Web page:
Later during their meeting, the council approved a zoning change for 228 N. Pearl St., which changed the zoning designation from office space use to single family residential. The current owner of the property asked for the zoning change so he could sell the property. The zoning change was approved after a public hearing was held during the meeting.
The council also approved the purchase of 58 water meters from Buckeye State Pipe at a cost of approximately $12,018. The village has approximately 120 water meters left to replace. They hope to complete this five-year project early next year.
The council also heard the first readings of ordinances that would give village employees a 2 percent raise.
Lastly, the council had a discussion on entering into a water tower maintenance agreement with Suez for the village’s large water tower. Busse proposed that the village enter into an 11-year contract with Suez in January.
The cost for the first year would be $1,500; for the second year through the fifth year would be $60,000 annually; for the sixth year through the tenth year would be $113,552; and the last year of the contract would cost $35,771. Annual adjustments after the end of that contract would be a maximum increase of 5 percent.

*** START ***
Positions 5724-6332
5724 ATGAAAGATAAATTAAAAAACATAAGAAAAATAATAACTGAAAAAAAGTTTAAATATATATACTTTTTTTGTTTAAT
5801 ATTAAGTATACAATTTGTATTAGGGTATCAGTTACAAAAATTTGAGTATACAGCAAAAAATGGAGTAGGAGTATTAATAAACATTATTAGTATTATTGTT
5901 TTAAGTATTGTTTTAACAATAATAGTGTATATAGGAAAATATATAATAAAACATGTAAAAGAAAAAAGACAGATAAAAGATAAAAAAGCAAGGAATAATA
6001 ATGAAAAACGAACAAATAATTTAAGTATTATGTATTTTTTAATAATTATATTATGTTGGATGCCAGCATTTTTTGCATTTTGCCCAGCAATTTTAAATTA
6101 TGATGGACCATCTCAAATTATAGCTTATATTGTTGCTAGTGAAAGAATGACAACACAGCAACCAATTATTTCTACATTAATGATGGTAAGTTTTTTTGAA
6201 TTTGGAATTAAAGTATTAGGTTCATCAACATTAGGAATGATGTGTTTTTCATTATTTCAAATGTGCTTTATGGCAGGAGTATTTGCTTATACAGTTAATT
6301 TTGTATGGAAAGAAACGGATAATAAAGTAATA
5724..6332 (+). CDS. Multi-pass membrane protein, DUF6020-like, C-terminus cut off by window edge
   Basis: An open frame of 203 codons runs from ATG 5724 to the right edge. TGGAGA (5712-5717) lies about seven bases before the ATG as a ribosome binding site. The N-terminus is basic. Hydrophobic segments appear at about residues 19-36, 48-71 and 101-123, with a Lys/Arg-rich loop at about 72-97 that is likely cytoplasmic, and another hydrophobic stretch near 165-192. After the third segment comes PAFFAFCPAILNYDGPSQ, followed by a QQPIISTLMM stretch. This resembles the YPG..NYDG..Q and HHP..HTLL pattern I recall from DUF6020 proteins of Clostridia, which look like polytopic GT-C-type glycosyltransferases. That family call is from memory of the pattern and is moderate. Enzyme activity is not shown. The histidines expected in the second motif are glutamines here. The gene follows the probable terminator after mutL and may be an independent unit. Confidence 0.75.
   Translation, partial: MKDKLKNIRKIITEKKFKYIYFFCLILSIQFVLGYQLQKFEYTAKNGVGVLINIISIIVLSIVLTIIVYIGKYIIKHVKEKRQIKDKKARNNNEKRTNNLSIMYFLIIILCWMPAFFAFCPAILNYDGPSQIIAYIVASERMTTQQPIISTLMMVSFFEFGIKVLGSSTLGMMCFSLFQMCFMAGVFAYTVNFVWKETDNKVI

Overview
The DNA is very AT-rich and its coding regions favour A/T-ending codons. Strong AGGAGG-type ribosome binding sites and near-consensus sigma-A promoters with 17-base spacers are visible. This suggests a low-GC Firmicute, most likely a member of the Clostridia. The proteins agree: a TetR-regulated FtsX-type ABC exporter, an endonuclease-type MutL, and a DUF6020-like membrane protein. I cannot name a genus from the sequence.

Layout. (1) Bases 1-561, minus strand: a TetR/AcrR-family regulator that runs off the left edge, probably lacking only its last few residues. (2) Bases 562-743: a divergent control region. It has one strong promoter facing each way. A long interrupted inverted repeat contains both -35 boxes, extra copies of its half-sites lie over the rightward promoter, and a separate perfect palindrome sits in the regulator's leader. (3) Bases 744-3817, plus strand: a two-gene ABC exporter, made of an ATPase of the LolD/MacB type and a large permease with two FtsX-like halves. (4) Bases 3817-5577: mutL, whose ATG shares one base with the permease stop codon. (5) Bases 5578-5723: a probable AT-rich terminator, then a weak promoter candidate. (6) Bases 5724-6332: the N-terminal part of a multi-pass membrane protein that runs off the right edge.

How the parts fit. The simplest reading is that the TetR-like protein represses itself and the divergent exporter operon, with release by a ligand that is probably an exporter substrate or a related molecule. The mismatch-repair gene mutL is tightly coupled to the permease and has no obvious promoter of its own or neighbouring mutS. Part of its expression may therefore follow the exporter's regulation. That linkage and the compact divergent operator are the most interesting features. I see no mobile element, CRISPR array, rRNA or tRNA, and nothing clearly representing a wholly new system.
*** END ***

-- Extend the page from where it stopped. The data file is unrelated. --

The village is currently two years into the seven-year contract with Suez for full maintenance on the village’s small water tower. For comparison, the cost of maintenance on the small tower is $73,017 annually for the first six years and then $29,017 for the seventh year.
“That’s the best condition that tank has been in in 30 years,” Busse said about the small water tower.
In regard to the large tower, Busse said that the outside of the tank needs to go down to bare metal before it can be repainted, which would require a curtain to be up in order to prevent paint chips from falling around the school and neighboring homes.
The maintenance agreement would be all-inclusive, Busse said.
“You don’t have any of the liability,” Busse said, noting that Suez would be responsible for inspecting the tank and making sure that the paint jobs and work done on the inside of the tanks were completed correctly.
In regard to the contract costs, council member Bud Weer said, “That is a lot cheaper than a new tank.”
No action was taken in regard to a possible water tower maintenance agreement.
Reach Sam Wildow at email@example.com or (937) 451-3336